ENSO-driven extreme oscillations in mean sea level destabilise critical shoreline mangroves—An emerging threat

Duke, Norman Clive, Mackenzie, Jock R., Canning, Adam, Hutley, Lindsay B., Bourke, Adam J., Kovacs, John, Cormier, Riley, Staben, Grant, Lymburner, Leo, and Ai, Emma (2022) ENSO-driven extreme oscillations in mean sea level destabilise critical shoreline mangroves—An emerging threat. PLOS Climate, 1 (8). e0000037.

PDF (Published Version) - Published Version
Available under License Creative Commons Attribution.

Download (4MB) | Preview
View at Publisher Website: https://doi.org/10.1371/journal.pclm.000...


Recent ENSO-related, extreme low oscillations in mean sea level, referred to as ‘Taimasa’ in Samoa, have destabilised shoreline mangroves of tropical northern Australia, and possibly elsewhere. In 1982 and 2015, two catastrophic Taimasa each resulted in widespread mass dieback of ~76 km2 of shoreline mangroves along 2,000 km of Australia’s Gulf of Carpentaria. For the 2015 event, we determined that a temporary drop in sea level of ~0.4 metres for up to six months duration caused upper zone shoreline mangroves across the region to die from severe moisture deficit and desiccation. The two dramatic collapse events revealed a previously unrecognised vulnerability of semi-arid tidal wetland habitats to more extreme ENSO influences on sea level. In addition, we also observed a relationship between annual sea level oscillations and mangrove forest productivity where seasonal oscillations in mean sea level were co-incident with regular annual mangrove leaf growth during months of higher sea levels (March-May), and leaf shedding during lower sea levels (September-November). The combination of these periodic fluctuations in sea level defined a mangrove ‘Goldilocks’ zone of seasonal productivity during median-scale oscillations, bracketed by critical threshold events when sea levels became unusually low, or high. On the two occasions reported here when sea levels were extremely low, upper zone mangrove vegetation died en masse in synchrony across northern Australia. Such extreme pulse impacts combined with localised stressors profoundly threaten the longer-term survival of mangrove ecosystems and their benefits, like minimisation of shoreline erosion with rising sea levels. These new insights into such critical influences of climate and sea level on mangrove forests offer further affirmation of the urgency for implementing well-considered mitigation efforts for the protection of shoreline mangroves at risk, especially given predictions of future re-occurrences of extreme events affecting sea levels, combined with on-going pressure of rapidly rising sea levels.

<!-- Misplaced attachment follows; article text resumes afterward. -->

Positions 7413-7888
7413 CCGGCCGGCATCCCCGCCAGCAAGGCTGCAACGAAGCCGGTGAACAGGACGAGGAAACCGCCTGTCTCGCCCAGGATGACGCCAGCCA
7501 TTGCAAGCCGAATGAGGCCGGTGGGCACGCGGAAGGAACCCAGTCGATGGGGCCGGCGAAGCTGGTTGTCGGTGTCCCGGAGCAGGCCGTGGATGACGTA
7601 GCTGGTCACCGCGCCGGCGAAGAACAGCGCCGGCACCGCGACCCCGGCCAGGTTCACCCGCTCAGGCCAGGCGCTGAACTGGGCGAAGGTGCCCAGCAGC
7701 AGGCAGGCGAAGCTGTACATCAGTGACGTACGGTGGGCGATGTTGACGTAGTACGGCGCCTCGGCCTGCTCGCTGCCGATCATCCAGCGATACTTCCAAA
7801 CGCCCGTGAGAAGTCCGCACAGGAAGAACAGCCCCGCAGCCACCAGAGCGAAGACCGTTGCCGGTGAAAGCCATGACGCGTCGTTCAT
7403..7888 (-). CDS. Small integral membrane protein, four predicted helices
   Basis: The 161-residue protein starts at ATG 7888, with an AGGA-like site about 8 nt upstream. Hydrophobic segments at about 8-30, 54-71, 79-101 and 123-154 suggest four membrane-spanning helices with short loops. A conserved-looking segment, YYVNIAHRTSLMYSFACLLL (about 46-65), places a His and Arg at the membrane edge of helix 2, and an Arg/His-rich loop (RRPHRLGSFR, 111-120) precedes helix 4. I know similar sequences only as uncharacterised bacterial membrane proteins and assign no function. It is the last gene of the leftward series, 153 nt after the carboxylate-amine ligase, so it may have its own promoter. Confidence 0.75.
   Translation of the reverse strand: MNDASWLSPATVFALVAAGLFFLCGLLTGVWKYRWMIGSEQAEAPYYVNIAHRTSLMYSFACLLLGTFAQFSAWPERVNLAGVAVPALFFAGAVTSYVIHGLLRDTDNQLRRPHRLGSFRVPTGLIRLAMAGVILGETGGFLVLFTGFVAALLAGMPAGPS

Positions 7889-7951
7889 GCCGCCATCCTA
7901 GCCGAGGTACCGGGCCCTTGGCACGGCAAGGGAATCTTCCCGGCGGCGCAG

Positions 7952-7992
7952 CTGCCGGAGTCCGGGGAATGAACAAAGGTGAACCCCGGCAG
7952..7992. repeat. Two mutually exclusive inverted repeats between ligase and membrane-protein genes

Item ID: 75740
Item Type: Article (Research - C1)
ISSN: 2767-3200
Copyright Information: © 2022 Duke et al. This is an open access article distributed under the terms of the Creative Commons Attribution License, which permits unrestricted use, distribution, and reproduction in any medium, provided the original author and source are credited.
Date Deposited: 16 Aug 2022 02:21
FoR Codes: 31 BIOLOGICAL SCIENCES > 3103 Ecology > 310305 Marine and estuarine ecology (incl. marine ichthyology) @ 30%
41 ENVIRONMENTAL SCIENCES > 4101 Climate change impacts and adaptation > 410102 Ecological impacts of climate change and ecological adaptation @ 50%
41 ENVIRONMENTAL SCIENCES > 4104 Environmental management > 410402 Environmental assessment and monitoring @ 20%
SEO Codes: 19 ENVIRONMENTAL POLICY, CLIMATE CHANGE AND NATURAL HAZARDS > 1904 Natural hazards > 190405 Meteorological hazards (e.g. cyclones and storms) @ 40%
18 ENVIRONMENTAL MANAGEMENT > 1802 Coastal and estuarine systems and management > 180201 Assessment and management of coastal and estuarine ecosystems @ 40%
19 ENVIRONMENTAL POLICY, CLIMATE CHANGE AND NATURAL HAZARDS > 1903 Mitigation of climate change > 190301 Climate change mitigation strategies @ 20%
Downloads: Total: 65
Last 12 Months: 5
More Statistics

Actions (Repository Staff Only)

Item Control Page Item Control Page